The San Mateo Public Library’s Seed Library offers free vegetable, herb, and California native flower seeds to San Mateo and Hillsborough residents. Visit the seed cabinet on Main Library’s 2nd floor to choose some seeds to plant in your garden or containers! Limit of one packet per seed type per visit, and five packets total per visit at the Main Library. Mini-seed libraries are available at the Marina and Hillsdale branches on a seasonal basis (limit 3 packets per visit). Seed types, growing tips, and lending guidelines are below—select tabs below to view information.
Interested in donating seeds from your garden to share in the seed library? Contact firstname.lastname@example.org.
Planting from seed is a fulfilling adventure! Through the seed library, we hope to:
- Spark interest in learning how to garden and grow food. Anyone can do it!
- Foster an appreciation and enjoyment of nature, from soil organisms to plants to bees and birds.
- Encourage food self-sufficiency, both personally (growing your own food) as well as in community (harvesting and giving back organically-grown seeds to the seed library to further a sustainable cycle).
- Help preserve biodiversity, and increase populations of native pollinators (birds, hummingbirds, butterflies, bees, and insects) by planting native flowering plants that provide nectar and pollen, and refuge.
- Increase equity in our community—access to free seeds increases food security and food justice.
- Improve health—growing food in healthy soil can provide more nutrient-rich food than commercial farming.
- Respond to climate change—there’s nothing more local than harvesting from your own yard or balcony.
- Provide education on growing food, healthy soil, saving seeds, and related topics.
- Foster a sense of community among San Mateo’s “urban farmers”.
Welcome to the San Mateo Public Library’s Seed Library!
Seeds are free and available to residents of San Mateo or Hillsborough. No library card is required.
How much seed do I need?
Each packet contains enough seeds to grow a crop of that vegetable, herb, or flower for a season.
Help us provide seeds for everyone by following these guidelines:
- 1 packet maximum per type of seed per household per visit
- 5 packets of seeds total per household per visit
What kind of seeds do you offer?
Vegetable and herb seeds are organic, non-hybrid, non-GMO. Many are heirloom. Some flower seeds are organic; all flowers provide food and refuge for pollinators and most are drought-tolerant California natives. Our seeds come from Eden Brothers, Johnny’s Seeds, Botanical Interests, and Larner Seeds. A separate drawer of community-donated seeds shares seeds harvested from local home gardens.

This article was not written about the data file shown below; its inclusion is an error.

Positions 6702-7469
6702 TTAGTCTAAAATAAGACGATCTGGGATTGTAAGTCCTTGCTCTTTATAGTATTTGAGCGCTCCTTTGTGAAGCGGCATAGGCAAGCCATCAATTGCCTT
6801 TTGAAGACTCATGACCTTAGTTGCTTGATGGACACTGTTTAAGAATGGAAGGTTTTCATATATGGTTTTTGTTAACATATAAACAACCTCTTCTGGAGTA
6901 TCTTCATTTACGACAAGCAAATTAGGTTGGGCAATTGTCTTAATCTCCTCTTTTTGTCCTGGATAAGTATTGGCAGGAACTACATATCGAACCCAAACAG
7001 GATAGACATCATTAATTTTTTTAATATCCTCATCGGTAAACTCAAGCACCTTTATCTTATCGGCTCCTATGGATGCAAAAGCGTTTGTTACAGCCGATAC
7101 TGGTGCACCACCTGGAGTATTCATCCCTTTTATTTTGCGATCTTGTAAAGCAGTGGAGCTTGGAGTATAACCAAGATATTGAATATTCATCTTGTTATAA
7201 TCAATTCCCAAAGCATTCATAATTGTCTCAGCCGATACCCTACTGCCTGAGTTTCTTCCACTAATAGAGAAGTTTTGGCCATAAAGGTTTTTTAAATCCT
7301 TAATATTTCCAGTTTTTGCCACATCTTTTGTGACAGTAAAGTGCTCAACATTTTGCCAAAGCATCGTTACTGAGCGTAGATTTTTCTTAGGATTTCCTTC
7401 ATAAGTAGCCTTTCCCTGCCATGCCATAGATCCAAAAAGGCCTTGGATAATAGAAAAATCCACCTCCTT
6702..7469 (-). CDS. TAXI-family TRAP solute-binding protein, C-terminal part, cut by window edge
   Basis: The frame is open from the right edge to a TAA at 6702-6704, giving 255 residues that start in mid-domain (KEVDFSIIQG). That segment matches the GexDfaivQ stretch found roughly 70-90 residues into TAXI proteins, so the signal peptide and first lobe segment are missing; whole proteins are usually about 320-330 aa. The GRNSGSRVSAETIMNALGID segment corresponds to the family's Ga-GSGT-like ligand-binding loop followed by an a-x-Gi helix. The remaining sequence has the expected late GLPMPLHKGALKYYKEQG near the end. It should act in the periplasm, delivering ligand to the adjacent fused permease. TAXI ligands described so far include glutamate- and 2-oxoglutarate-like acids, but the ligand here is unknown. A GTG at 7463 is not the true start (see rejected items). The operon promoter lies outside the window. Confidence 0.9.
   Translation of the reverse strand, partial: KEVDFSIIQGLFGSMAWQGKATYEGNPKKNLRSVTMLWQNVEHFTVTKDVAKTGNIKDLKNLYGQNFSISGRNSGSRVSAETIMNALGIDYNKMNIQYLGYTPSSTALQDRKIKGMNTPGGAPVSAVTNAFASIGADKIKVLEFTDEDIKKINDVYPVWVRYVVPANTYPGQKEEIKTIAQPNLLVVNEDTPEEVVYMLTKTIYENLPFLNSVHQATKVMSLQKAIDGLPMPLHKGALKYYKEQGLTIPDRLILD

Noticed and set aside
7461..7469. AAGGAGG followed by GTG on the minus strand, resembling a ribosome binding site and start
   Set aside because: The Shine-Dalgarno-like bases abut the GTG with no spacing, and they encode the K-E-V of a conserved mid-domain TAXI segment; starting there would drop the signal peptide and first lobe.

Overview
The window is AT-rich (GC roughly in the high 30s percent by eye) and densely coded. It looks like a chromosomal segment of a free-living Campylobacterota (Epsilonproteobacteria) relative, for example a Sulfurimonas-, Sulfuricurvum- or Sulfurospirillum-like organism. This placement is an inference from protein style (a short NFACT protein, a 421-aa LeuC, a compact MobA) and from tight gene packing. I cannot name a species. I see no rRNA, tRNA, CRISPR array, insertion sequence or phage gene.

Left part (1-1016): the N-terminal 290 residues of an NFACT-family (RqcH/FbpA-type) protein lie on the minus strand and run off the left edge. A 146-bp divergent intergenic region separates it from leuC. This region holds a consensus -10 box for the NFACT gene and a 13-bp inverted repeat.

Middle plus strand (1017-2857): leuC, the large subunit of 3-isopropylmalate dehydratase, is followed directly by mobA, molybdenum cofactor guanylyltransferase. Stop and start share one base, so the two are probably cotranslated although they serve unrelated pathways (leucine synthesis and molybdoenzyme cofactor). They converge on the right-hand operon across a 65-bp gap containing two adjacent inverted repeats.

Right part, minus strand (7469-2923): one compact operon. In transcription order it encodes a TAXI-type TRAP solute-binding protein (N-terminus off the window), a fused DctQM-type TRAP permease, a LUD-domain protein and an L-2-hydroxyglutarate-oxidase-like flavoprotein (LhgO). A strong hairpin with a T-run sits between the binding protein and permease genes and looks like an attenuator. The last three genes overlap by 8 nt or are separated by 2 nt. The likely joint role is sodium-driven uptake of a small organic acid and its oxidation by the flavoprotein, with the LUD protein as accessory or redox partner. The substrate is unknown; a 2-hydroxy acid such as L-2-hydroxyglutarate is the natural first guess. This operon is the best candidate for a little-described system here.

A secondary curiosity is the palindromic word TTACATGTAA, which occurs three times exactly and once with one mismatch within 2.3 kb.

How do I plant these seeds?
Basic growing instructions are provided on the Growing Tips tab. Many seeds can be planted directly in the soil outdoors but some should be started indoors then transplanted (tomatoes, peppers, eggplant, for example). For more information on a specific type of seed, consult the seed company’s website, and the SF/San Mateo Master Gardeners’ website—which has a wealth of growing tips and techniques. Librarians can help you find books on growing vegetables, too.
Do you accept seed donations?
Vegetable, herb, and flowering plant (especially California natives) seeds are welcome. We ask that your plants/seeds meet the following guidelines:
- Heirloom or open pollinated seeds. No hybrid seeds (noted as “hybrid” or with the letter “F” on commercial seed packets).
- No seeds harvested from grocery store produce.
- Grown by organic means (no pesticides, fungicides, “Miracle Gro”, etc.)
- Clean and dry seeds, please.
If you agree with these guidelines, we’d love to share your seeds with the community through the seed library, and will handle packaging your donations. Contact email@example.com for more information.
Vegetable and herb seeds are organic, non-hybrid, non-GMO. Many are heirloom. Some flower seeds are organic; all flowers provide food and refuge for pollinators and most are drought-tolerant California natives. This is a full list of seeds that the seed library offers. Please note that on-hand stock is limited to what can be grown in the current season, and therefore less variety of seeds are available during fall and winter.
Bean, Blue Lake
Beet, Detroit Dark Red
Bok Choy, Baby
Carrot, Danvers 126
Cucumber, Cool Customer
Eggplant, Long purple
Kale, Toscano (dinosaur)
Lettuce, Black Seeded Simpson
Lettuce, Gourmet Salad Blend
Onions, Sweet Spanish Utah
Pea, Sugar Snap
Squash, Butternut, Waltham
Squash, Black Beauty zucchini
Squash, Golden zucchini
Squash, Summer scalloped zucchini
Tomatillos, de Milpa
Tomato, Chocolate Cherry
Tomato, Red and Yellow Pear
Parsley, Flat Leaf
Thyme, German Winter
California Natives and other pollinator flowers
Clarkia: Farewell to Spring*
Clarkia: Mountain Garland*
Golden State Native bunchgrass mix*
Pollinator conservation flower mix*
Bachelor Buttons, Tall Blue Boy
Cosmos, wild, Sensation Mix
Sage, Blaze of Fire
Basic growing instructions for seeds are provided at the links below. For further information, consult the seed company websites noted on the growing tips documents.
Visit the Master Gardeners of San Mateo & San Francisco Counties website for month-by-month planting calendars, composting and soil preparation information, and much more.
For particular questions about your plants, pests, or other garden advice, you can call or email Master Gardeners.